>Got2Be Glued contains Polyquaternium-69 (like Deva Foam), but it also contains Steareth 20 Methacrylate Crosspolymer (for hold), and PVP (for hold). It has sorbitol and panthenol as humectants and PEG-40 Hydrogenated Castor Oil for flexibility.
>Deva Volumizing Foam contains Polyquaternium-69 and Polyamide-1 for humidity-resistance and light hold. That's all. Plus conditioning ingredients and herbal extracts. So it doesn't have a lot of support.
If you're looking for something with more humidity-resistance than LA Looks, you are looking for super hold, max hold, mega hold, etc. One of the best things you can do it to read reviews of the product online - Ulta, Walgreens, Amazon.com, etc. First, pick a price range to narrow down the product list. There are good products here in all price ranges.
Then look at the ingredient list. If you see more than 1 holding ingredient (like in the example of Got2Be Glued) - it probably has more hold. OR if that hold ingredient is in the first few ingredients listed.
Examples for what you want might be Wet LineExtreme Professional gel, LA Looks Nutra Curl, Biosilk Rock Hard Gelee (be careful about the formula you pick, they've been changing formulas), Beyond the Zone Bada Bing. Good luck! -W
Your explanations are genius. Cannot thank you enough!Delete
Thanks once again for another helpful and informative post. I was wondering if kinky curly come clean shampoo will remove all the non-water soluble ingredients and oils in the mentioned gels. I usually pre-poo with coconut oil and apple cider vinegar before shampooing. I have high porosity hair. Also, do you have a recommendation for a protein- free PH balance moisturizing deep conditioner?ReplyDelete
Kinky Curly Come Clean should remove oils and silicones, etc. from these products. It may also help remove conditioner residue.
If you go to the top of the blog and click the tab "Product List By Category," the first list on that page has moisturizing conditioners and those which are protein-free are labeled (but always check the label on the product before buying). Those can be made into deep conditioners simply by leaving them on for more time (from 5 to 30 minutes) and applying heat. Or by adding a little oil to encourage more softness and conditioning. Most of these product will need to be in an appropriate pH range for hair in order to be formulated to keep the preservatives active. Preservatives have a limited pH range in which they are most effective. ~W
Hi Wendy, how much does the order of the humidity resistant ingredient in the ingredients list matter in terms of a products effectiveness? If the humidity resistant ingredients appear toward the end or in the middle, does that necessarily mean the product as a whole won't be as good at combating humidity?ReplyDelete
It totally depends on the ingredient. Some of these ingredients are active when they are present in fairly small amounts and will be listed near the end of the ingredient list. Others need to be present in higher concentrations.
If you were comparing the *same ingredient in 2 different products* and you had reason to suspect there was less in one than the other, you might choose the one in which it seems higher. But that can be difficult to predict by looking at an ingredient list because we don't know how much (what %) of everything else is in there. A good compromise is to read reviews and see what people are saying about a product. Especially reviews which were written during the season which you want the product for. For example, pay attention to the reviews written during summer when it's more humid. Or if a reviewer says they're from Southern Florida, St. Louis or Louisiana - they really know humidity.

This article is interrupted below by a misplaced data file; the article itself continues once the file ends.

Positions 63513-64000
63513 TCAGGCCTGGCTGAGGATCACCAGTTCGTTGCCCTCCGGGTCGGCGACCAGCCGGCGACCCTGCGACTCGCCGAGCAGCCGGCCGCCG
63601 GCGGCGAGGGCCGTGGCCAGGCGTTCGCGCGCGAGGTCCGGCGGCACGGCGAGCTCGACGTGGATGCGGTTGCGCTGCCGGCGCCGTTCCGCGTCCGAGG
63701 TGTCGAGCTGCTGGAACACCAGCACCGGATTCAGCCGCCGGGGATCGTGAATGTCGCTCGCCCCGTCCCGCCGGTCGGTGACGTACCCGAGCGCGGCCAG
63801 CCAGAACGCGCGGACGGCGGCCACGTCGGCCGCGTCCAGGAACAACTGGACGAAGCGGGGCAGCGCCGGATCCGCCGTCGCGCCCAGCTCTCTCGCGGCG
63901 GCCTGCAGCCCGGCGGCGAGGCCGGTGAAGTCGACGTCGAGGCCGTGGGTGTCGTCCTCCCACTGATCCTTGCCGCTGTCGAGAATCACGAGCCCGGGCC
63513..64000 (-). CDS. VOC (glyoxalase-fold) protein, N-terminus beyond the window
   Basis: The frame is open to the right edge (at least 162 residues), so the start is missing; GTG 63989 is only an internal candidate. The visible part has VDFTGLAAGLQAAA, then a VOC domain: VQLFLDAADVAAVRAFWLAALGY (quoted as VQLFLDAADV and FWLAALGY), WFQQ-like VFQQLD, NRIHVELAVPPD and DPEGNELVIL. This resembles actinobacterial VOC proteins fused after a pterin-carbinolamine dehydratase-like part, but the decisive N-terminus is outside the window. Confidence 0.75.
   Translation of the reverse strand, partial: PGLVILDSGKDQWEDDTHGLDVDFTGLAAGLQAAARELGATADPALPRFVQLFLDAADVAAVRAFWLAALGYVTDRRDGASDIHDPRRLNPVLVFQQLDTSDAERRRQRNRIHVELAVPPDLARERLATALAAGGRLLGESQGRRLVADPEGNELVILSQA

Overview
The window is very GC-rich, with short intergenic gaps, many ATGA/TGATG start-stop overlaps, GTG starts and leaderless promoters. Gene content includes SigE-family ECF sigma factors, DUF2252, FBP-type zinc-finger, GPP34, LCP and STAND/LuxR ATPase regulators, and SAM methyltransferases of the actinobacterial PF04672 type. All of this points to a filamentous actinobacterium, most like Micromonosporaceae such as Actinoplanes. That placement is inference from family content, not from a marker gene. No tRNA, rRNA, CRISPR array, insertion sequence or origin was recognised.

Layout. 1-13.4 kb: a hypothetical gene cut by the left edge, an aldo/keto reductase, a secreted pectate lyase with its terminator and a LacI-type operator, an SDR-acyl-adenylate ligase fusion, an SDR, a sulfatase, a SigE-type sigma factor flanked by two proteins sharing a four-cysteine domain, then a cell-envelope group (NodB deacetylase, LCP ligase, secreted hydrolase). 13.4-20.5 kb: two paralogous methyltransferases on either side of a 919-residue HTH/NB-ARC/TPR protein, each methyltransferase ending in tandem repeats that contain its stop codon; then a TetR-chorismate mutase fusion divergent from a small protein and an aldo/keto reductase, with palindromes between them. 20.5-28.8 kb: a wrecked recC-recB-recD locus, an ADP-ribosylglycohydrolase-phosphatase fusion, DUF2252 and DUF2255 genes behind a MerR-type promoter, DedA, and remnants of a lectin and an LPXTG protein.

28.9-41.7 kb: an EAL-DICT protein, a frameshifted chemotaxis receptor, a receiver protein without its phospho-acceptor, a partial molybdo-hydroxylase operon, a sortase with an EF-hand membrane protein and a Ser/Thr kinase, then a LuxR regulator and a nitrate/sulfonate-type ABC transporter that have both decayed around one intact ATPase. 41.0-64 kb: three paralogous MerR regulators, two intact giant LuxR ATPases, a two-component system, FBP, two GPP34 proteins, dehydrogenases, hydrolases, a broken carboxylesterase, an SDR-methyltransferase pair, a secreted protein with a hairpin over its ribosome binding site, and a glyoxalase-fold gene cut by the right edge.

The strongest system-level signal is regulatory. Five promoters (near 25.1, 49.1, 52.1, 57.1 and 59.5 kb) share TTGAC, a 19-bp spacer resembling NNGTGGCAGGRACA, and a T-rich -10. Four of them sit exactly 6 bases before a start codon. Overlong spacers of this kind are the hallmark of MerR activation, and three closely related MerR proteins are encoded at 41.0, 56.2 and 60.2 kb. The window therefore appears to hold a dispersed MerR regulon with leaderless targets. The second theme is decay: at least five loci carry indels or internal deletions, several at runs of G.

Love the explanations you provide!ReplyDelete
Thank you so very much for all the wonderful information. It's nice to understand how and why different hair can & will behave.
I'm looking for a SUPER strong holding gel...preferably without glycerin...the humidity now is draining the moisture out of my hair...I use top quality conditioners and try to avoid sulfates and silicones.
I was wondering if you might be able to give me some advice on preserving my curly hair overnight? I'll describe what I do: I use a satin pillow case and I 'pineapple' my hair, but it still gets very tangled, especially in the 'under' part of my hair. I have dense high porosity hair that is fine and tends to be very dry and tangly as it is, but especially when I sleep on it. I've started to do prewash oil treatments with coconut oil and it's been good on wash days and I use a protein-containing conditioner and sometimes I deep condition, but deep conditioning makes my hair frizzy if I overdo it. The thing I do know about my routine is that I'm lacking in any lubricating products as of right now, but I plan on buying the Devacurl Heaven In Hair product to help with this. I hope that's enough information to illustrate my circumstances. Do you think you know what the problem might be? Thanks for reading.
Hello Rain Storm,Delete
Other people can answer this better than I. But from an analytical point of view, you might be sabotaging your results by pulling your hair up if it's getting tangled by forcing the fibers in a direction they don't normally lie most of the time (while you are awake).
Another thought is that you might try providing your hair a second layer of defense against the pillowcase. Right now, it's the weight of your head against smooth pillowcase - there is still friction, just less. If you wore a silky scarf or cap over your pineapple (or one of those UV buffs), on top of the smooth satin pillowcase - there might be less friction for your hair because it can slide around more.
If you're using strong-hold gels, those can be kind of friction-y overnight and require the addition of a product to provide some flexibility and lubrication for hair. A hydrating spray (water with conditioning ingredients) or a bit of leave-in conditioner might work. Some products are tangly in some people's hair and desperately need that additional measure of flexibility so the product doesn't become brittle and cause the hair to lose it's curl structure overnight.